As for the quality of their products, I knew I wasn’t making it up in my head. Bob’s Red Mill is one of the only few companies that does almost all their production in-house; that is, processing, washing, and inspecting the grain, as well as testing products in their own laboratories. As an example of this intricate quality control of their products, Bob’s Red Mill segregates gluten-free products from the others, and even tests them in special gluten-free only clean room facilities. Bob’s Red Mill is also one of the last few flour mills to use quartz stone millstones to make their flours; almost all other companies use high-speed rollers. Stone milling has been around for centuries, but because it is slow and expensive, most other companies moved to cheaper and more efficient means. Of course, this comes at the cost of quality — stone milling allows you keep more of the whole wheat’s nutrients due to the stones’ cooler temperatures, and some studies have shown that stone-milled flour can reach higher temperatures when baked. It’s rare to find actual stone-ground flour, but almost all of Bob’s Red Mill products are.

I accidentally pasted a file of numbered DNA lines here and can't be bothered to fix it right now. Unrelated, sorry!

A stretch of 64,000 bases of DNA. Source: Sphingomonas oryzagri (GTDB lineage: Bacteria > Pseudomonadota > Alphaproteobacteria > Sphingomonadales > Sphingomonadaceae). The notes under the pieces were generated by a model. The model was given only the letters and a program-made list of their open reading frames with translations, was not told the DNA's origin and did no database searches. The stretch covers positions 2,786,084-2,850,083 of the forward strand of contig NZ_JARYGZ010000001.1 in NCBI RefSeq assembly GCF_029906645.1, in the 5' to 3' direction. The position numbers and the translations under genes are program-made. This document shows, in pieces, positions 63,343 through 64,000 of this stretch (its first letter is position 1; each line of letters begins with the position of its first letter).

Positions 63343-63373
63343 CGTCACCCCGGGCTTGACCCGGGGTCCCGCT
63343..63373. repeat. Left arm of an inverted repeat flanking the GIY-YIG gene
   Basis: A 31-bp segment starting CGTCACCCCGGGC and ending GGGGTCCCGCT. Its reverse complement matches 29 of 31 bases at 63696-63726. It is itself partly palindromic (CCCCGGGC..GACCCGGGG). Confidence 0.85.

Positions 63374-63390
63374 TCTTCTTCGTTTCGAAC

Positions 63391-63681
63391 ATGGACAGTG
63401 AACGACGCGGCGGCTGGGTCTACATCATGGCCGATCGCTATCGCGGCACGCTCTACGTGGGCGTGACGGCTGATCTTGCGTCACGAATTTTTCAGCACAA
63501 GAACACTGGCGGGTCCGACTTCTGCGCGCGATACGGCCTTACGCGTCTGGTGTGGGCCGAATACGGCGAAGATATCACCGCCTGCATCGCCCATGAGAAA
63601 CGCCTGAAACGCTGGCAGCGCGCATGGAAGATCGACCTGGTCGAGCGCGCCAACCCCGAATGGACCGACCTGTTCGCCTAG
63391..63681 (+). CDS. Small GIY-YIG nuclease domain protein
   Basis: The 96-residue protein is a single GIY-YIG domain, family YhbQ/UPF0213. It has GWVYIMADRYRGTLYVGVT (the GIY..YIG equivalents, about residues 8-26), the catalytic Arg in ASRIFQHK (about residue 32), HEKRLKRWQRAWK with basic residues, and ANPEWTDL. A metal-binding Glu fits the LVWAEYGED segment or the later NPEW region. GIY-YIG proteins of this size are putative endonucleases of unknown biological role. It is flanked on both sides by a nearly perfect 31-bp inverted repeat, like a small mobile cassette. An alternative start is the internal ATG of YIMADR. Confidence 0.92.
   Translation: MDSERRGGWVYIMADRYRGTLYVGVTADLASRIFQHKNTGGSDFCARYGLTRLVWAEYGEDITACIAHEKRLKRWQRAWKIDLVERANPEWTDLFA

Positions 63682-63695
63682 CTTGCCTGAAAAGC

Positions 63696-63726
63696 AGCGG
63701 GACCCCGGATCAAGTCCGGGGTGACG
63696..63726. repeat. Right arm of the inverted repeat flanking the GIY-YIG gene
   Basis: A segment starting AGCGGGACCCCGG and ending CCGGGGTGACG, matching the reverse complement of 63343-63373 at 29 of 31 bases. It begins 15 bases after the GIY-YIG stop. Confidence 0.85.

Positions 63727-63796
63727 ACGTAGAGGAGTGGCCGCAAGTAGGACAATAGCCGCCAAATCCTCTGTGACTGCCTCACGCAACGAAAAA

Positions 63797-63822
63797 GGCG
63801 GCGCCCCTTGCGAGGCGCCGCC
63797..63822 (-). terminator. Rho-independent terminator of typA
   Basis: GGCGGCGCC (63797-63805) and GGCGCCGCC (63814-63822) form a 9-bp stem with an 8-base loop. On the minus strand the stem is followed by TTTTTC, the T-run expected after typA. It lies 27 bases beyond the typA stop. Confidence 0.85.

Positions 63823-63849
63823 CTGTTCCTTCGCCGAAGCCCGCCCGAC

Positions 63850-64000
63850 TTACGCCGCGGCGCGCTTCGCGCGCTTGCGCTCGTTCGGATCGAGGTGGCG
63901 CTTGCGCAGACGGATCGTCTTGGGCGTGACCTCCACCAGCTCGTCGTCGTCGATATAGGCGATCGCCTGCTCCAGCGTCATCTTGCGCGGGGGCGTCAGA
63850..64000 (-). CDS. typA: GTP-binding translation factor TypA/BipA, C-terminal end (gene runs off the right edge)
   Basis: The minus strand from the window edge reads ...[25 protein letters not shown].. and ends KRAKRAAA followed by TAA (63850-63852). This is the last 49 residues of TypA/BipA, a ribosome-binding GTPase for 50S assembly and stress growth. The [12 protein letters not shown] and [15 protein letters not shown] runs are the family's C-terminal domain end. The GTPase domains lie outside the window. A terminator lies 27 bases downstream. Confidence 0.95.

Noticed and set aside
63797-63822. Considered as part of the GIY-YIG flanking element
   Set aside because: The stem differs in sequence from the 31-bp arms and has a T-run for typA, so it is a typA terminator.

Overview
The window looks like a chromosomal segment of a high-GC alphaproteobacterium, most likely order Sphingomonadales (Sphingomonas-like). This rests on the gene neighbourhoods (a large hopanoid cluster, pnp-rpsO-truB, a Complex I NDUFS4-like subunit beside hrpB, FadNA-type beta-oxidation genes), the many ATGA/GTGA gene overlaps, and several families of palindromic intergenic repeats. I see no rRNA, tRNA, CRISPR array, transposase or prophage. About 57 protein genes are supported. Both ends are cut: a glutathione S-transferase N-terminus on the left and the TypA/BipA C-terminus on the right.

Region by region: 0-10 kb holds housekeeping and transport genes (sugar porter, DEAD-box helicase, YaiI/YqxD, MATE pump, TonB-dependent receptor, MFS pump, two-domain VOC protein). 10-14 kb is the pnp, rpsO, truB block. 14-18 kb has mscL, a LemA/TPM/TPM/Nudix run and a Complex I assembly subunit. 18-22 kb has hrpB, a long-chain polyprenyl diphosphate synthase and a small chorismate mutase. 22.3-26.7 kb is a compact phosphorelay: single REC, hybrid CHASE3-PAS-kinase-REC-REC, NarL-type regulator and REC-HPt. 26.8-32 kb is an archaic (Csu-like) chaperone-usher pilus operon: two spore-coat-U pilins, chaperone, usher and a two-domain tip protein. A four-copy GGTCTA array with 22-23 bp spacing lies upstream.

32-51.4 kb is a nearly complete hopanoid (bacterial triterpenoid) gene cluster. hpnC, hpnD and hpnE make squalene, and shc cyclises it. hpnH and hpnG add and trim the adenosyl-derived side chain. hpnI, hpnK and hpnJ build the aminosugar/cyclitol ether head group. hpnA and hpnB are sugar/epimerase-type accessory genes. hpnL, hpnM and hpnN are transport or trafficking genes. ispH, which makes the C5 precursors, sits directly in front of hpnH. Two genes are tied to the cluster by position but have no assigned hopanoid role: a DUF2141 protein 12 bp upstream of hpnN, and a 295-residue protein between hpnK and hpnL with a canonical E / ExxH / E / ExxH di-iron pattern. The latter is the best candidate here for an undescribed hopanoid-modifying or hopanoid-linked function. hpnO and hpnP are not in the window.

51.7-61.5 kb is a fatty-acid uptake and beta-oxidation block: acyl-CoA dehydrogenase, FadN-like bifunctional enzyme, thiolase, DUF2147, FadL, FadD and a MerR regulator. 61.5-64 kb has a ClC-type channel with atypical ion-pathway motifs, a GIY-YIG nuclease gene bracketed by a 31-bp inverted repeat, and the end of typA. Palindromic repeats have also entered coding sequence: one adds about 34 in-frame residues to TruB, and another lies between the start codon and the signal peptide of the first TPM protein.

So, to say the least, I walked away from the tour with a newfound appreciation for Bob’s Red Mill as a company as well as their products. After the tour, I went to their nearby restaurant and store — which contains ALL their products at discounted prices, plus a bulk section including herbs and teas — and went to town. I bought all the ingredients for the recipes that I’ve had my eye on for some time now, but have just been too lazy and/or cheap to source — stuff like whole wheat graham flour and potato starch.
“Potato starch!” I hear you judging. Of all the things I could have bought at Bob’s Red Mill’s flagship store, I went with a obscure thickener? But see, Miette, one of my favorite cookbooks from the beloved San Francisco bakery, has a recipe for yellow cupcakes that I’ve had my eye on since I bought the book three years ago. Unfortunately, I’ve never been able to make it because, well, where on earth does one get potato starch?
Bob’s Red Mill, that’s where.